Posted 8/15/17 (Tue)
By Jack Dura
Farmer Staff Writer
Off-road drivers and target shooters have left the Little Missouri National Grassland a warzone near Joel Grieger’s place.
“We have no law enforcement so ‘stay on the trail’ signs mean nothing,” the Theodore Roosevelt National Park area rancher said.
Drinking in his words was Sen. Heidi Heitkamp (D-N.D.), on a tour of western North Dakota towns last Thursday and Friday to address effects of the ongoing drought with farmers, ranchers and others.
Grassland abuse was just one of many topics during Heitkamp’s stop in Watford City Thursday evening to visit with 35 McKenzie County ranchers. Firefighting resources, the U.S. Forest Service management, leafy spurge and migration of prairie dogs were other items as well.
“A lot of city people have the mentality this is all just wasteland,” rancher Gary Tescher told Heitkamp. “It’s important to us.”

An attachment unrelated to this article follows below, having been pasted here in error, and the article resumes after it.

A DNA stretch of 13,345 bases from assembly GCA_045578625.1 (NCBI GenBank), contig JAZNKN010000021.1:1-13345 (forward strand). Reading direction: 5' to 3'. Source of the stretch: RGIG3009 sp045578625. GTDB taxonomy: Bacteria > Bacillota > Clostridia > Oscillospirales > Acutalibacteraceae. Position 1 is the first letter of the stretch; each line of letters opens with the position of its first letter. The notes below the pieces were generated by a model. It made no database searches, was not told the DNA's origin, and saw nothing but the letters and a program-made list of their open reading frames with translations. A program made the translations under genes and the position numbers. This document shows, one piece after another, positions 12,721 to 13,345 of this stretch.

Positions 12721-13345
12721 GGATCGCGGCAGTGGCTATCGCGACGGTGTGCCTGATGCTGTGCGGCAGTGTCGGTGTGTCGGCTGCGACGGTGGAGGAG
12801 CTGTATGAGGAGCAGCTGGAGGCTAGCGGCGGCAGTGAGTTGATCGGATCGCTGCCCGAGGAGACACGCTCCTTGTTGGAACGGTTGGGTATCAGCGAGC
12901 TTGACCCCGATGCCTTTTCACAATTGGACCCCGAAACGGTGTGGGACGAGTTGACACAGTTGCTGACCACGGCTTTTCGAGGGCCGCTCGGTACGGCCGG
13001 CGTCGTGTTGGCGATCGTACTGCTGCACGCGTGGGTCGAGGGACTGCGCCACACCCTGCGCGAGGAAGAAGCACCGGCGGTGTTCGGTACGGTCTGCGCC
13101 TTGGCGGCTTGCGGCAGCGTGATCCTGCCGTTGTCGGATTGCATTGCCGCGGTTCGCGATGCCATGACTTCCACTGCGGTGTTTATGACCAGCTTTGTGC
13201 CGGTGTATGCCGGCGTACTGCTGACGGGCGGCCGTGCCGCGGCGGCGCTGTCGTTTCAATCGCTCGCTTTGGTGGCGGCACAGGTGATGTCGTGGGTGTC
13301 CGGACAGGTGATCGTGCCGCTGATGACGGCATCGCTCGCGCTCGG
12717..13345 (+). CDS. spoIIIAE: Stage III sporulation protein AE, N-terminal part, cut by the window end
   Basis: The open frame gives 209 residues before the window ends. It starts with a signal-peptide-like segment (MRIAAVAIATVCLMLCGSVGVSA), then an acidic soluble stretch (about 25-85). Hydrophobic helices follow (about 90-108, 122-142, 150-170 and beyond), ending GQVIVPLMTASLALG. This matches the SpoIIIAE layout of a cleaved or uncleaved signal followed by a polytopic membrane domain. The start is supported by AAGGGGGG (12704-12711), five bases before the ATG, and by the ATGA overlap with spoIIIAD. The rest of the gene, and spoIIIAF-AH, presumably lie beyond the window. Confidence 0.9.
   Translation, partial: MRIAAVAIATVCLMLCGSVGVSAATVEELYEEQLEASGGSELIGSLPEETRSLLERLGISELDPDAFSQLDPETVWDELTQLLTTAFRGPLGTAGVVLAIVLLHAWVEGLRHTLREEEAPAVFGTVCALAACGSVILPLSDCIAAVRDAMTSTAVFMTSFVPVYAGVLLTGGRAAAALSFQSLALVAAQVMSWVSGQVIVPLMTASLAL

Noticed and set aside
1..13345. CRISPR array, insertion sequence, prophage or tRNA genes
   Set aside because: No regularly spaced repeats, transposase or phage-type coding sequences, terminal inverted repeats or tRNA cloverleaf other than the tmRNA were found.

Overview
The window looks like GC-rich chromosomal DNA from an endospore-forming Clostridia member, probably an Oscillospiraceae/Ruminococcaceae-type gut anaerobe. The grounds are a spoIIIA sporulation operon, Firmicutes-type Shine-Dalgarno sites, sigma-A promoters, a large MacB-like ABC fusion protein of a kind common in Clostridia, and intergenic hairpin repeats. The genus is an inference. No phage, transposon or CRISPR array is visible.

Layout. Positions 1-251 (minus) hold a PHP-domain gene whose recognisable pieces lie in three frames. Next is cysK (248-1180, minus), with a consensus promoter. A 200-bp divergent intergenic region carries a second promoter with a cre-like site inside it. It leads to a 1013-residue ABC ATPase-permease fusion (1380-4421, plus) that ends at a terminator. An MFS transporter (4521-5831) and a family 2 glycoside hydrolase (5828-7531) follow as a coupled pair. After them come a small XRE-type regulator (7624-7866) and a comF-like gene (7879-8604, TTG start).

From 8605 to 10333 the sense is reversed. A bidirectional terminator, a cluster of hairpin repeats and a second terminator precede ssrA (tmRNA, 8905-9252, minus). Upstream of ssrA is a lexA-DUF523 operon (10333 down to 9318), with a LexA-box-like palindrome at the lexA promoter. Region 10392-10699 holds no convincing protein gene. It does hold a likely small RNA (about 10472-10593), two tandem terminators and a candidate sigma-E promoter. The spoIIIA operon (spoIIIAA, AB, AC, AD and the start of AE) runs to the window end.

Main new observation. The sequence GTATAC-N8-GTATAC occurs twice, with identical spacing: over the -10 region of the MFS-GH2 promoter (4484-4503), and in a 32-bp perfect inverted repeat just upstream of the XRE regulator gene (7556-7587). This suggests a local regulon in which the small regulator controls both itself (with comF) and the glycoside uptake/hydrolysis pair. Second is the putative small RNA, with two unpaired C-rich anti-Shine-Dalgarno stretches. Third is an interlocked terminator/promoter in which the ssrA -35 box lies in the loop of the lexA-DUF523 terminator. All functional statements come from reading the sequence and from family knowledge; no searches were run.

Heitkamp took questions and notes to gather feedback for the 2018 Farm Bill, a program she said hasn’t necessarily been in the full interests of ranchers.
“I’ve never believed that we’ve created an adequate safety net for ranchers in our farm program,” she said, flanked by Douglas Nordby, chairman of the McKenzie County Board of Commissioners, and Keith Winter, McKenzie County Grazing Association president.
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